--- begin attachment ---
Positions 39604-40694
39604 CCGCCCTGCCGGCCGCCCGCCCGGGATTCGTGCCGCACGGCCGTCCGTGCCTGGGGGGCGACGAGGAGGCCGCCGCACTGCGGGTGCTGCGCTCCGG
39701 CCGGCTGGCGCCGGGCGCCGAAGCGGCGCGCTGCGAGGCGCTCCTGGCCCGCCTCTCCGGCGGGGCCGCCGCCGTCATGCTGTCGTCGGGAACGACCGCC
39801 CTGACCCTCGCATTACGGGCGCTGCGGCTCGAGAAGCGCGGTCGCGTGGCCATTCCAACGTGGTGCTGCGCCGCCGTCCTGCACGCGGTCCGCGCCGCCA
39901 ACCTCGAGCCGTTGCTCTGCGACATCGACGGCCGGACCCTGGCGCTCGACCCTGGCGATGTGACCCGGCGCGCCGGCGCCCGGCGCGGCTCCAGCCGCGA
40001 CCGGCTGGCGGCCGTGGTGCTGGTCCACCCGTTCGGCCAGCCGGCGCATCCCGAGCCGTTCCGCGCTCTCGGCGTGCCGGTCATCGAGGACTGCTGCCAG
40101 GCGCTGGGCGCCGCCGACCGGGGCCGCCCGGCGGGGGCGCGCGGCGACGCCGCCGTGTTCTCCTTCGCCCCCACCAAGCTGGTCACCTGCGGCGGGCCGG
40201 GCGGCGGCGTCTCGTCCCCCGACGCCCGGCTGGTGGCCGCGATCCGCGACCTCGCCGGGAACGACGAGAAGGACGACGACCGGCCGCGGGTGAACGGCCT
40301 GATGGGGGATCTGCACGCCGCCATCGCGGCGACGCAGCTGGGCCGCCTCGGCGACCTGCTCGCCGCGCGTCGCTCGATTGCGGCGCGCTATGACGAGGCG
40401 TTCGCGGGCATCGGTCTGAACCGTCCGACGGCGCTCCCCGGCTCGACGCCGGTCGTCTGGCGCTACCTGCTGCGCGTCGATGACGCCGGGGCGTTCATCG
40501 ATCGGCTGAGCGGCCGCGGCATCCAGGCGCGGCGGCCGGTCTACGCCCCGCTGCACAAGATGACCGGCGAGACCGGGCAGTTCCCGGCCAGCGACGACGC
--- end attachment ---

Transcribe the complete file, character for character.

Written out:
Positions 39604-40694
39604 CCGCCCTGCCGGCCGCCCGCCCGGGATTCGTGCCGCACGGCCGTCCGTGCCTGGGGGGCGACGAGGAGGCCGCCGCACTGCGGGTGCTGCGCTCCGG
39701 CCGGCTGGCGCCGGGCGCCGAAGCGGCGCGCTGCGAGGCGCTCCTGGCCCGCCTCTCCGGCGGGGCCGCCGCCGTCATGCTGTCGTCGGGAACGACCGCC
39801 CTGACCCTCGCATTACGGGCGCTGCGGCTCGAGAAGCGCGGTCGCGTGGCCATTCCAACGTGGTGCTGCGCCGCCGTCCTGCACGCGGTCCGCGCCGCCA
39901 ACCTCGAGCCGTTGCTCTGCGACATCGACGGCCGGACCCTGGCGCTCGACCCTGGCGATGTGACCCGGCGCGCCGGCGCCCGGCGCGGCTCCAGCCGCGA
40001 CCGGCTGGCGGCCGTGGTGCTGGTCCACCCGTTCGGCCAGCCGGCGCATCCCGAGCCGTTCCGCGCTCTCGGCGTGCCGGTCATCGAGGACTGCTGCCAG
40101 GCGCTGGGCGCCGCCGACCGGGGCCGCCCGGCGGGGGCGCGCGGCGACGCCGCCGTGTTCTCCTTCGCCCCCACCAAGCTGGTCACCTGCGGCGGGCCGG
40201 GCGGCGGCGTCTCGTCCCCCGACGCCCGGCTGGTGGCCGCGATCCGCGACCTCGCCGGGAACGACGAGAAGGACGACGACCGGCCGCGGGTGAACGGCCT
40301 GATGGGGGATCTGCACGCCGCCATCGCGGCGACGCAGCTGGGCCGCCTCGGCGACCTGCTCGCCGCGCGTCGCTCGATTGCGGCGCGCTATGACGAGGCG
40401 TTCGCGGGCATCGGTCTGAACCGTCCGACGGCGCTCCCCGGCTCGACGCCGGTCGTCTGGCGCTACCTGCTGCGCGTCGATGACGCCGGGGCGTTCATCG
40501 ATCGGCTGAGCGGCCGCGGCATCCAGGCGCGGCGGCCGGTCTACGCCCCGCTGCACAAGATGACCGGCGAGACCGGGCAGTTCCCGGCCAGCGACGACGC